Tokyo governor urges residents to stay at home at weekend

The International Olympic Committee and Japanese government on Tuesday agreed to put back the Tokyo 2020 Olympics to 2021 over the outbreak. (AFP)
Short Url
Updated 25 March 2020

Tokyo governor urges residents to stay at home at weekend

  • More than 40 new cases were reported in Tokyo on Wednesday, media said, its biggest one-day increase

TOKYO: Tokyo Governor Yuriko Koike on Wednesday warned of an “overshoot” of coronavirus infections at the weekend and urged residents to stay indoors as much as possible.
Koike made the statements at a news conference where she warned of a “severe” situation after more than 40 new infections were announced in the capital.

More than 40 new cases were reported in Tokyo on Wednesday, media said, its biggest one-day increase.
The city has become the center of Japan’s coronavirus epidemic, with 211 cases, more than any other region after increases this week.
It overtook the hard-hit northern island of Hokkaido island on Tuesday as the prefecture with the most infections, NHK reported.
The outbreak has infected 1,271 people in Japan as of Wednesday evening, with 44 deaths linked to the virus, NHK said. That excludes 712 cases and 10 deaths from a cruise ship moored near Tokyo last month.
The International Olympic Committee and Japanese government on Tuesday agreed to put back the Tokyo 2020 Olympics to 2021 over the outbreak.
Tokyo’s new infections came after Koike warned that a lockdown of the capital was possible if it saw an explosive rise in cases.
Koike on Monday called on residents to exercise restraint to avoid a lockdown. She said the next three weeks were critical for whether Tokyo would see an “overshoot” — an explosive rise — in virus cases.
Japan’s northern prefecture of Hokkaido ended a state of emergency over its outbreak of the coronavirus, which has seen 167 cases.
The outbreak has now infected more than 420,000 across 196 countries, according to a Reuters tally, with almost 19,000 deaths linked to the virus.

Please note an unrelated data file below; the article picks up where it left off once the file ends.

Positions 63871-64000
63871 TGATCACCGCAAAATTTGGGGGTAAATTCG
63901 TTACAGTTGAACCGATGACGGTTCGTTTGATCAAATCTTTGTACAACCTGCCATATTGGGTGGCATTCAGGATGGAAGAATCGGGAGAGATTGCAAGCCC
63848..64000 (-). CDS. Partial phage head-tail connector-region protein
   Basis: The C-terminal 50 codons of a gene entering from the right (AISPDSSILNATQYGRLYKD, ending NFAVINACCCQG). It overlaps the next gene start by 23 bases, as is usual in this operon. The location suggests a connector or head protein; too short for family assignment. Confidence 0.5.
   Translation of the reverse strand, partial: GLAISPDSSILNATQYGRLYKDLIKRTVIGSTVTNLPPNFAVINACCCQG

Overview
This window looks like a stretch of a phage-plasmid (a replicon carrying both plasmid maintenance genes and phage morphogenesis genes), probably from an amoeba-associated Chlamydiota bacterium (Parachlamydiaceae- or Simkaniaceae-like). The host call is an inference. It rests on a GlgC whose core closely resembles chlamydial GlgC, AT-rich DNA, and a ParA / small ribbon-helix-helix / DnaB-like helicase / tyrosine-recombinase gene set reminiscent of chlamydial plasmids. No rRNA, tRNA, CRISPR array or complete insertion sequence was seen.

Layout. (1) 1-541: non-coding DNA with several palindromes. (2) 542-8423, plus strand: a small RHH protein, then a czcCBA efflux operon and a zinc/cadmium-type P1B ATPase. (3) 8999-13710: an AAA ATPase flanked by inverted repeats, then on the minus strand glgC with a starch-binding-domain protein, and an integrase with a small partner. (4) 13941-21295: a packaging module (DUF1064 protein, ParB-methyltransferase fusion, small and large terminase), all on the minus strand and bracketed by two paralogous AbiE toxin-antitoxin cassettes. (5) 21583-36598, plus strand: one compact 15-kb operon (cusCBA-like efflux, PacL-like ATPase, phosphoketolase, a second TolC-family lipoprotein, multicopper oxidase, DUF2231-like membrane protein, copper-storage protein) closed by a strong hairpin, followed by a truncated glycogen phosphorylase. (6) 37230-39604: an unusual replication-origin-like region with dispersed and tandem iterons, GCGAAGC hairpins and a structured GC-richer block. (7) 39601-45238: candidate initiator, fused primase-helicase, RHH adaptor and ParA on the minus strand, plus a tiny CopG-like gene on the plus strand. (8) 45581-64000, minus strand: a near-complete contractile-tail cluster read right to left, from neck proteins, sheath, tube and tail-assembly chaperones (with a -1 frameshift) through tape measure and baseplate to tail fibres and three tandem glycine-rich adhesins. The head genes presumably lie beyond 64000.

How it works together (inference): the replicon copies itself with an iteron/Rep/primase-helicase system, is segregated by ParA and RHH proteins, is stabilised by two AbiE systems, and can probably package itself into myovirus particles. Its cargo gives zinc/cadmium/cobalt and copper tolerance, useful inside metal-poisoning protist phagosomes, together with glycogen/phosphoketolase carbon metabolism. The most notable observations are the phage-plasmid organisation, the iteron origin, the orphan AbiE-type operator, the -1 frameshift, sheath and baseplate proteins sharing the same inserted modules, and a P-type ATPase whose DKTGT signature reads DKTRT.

Top Kazakh family wins court ruling on London mansions

Updated 5 min 14 sec ago

Top Kazakh family wins court ruling on London mansions

  • Evidence that Dariga Nazarbayeva and Nurali Aliyev had founded the companies that owned the properties and provided the funds to purchase them
  • Properties located across London, including one on a wealthy street known as Billionaires’ Row and another which campaign group Transparency International says is worth £31m

LONDON: The daughter and grandson of a former Kazakhstan president won a British court ruling Wednesday over plans to seize three multimillion-pound London properties from the family.
The UK’s National Crime Agency had obtained unexplained wealth orders (UWOs) against the luxury properties, said to be worth a total of around £80 million ($96 million), last May.
UWOs, brought into force in January 2018 under so-called “McMafia laws” — named after a BBC organized crime drama — allows the NCA to seize assets if they believe the owner is a “politically exposed person” and unable to explain the source of their wealth.
The NCA said the properties’ purchases were funded by Rakhat Aliyev, a former senior member of the Kazakh government who died in an Austrian prison in 2015 while awaiting trial on two charges of murder.
However, in a High Court judgment, given remotely, judge Beverley Lang overturned all three UWOs, ruling that “the NCA’s assumption” that Aliyev was the source of the funds to purchase the three properties was “unreliable.”
The ultimate beneficial owners of the three properties — Aliyev’s ex-wife, Dariga Nazarbayeva, the current chairwoman of the senate in Kazakhstan and daughter of former Kazakh president Nursultan Nazarbayev, and her son, Nurali Aliyev — had applied to the High Court to discharge the UWOs.
The judge added that there was “cogent evidence” that Nazarbayeva and Nurali Aliyev had founded the companies that owned the properties and provided the funds to purchase them.
Following the ruling, Nurali Aliyev said the NCA had carried out a “flawed investigation.”
“The NCA deliberately ignored the relevant information I voluntarily provided and pursued a groundless and vicious legal action, including making shocking slurs against me, my family and my country,” he said in a statement.
“Today we have been vindicated.”
The properties were located across London, including one on a wealthy street known as “Billionaires’ Row” and another which campaign group Transparency International says is worth £31 million.
A Nazarbayeva representative said the court decision left her “entirely vindicated” and showed she had “not been involved in any wrongdoing.”
“Dr. Nazarbayeva is also deeply disappointed that the NCA thought it appropriate to use the cloak of these court proceedings to make damaging attacks on her reputation and her country, unfairly insulting Dr. Nazarbayeva and her 18 million compatriots.”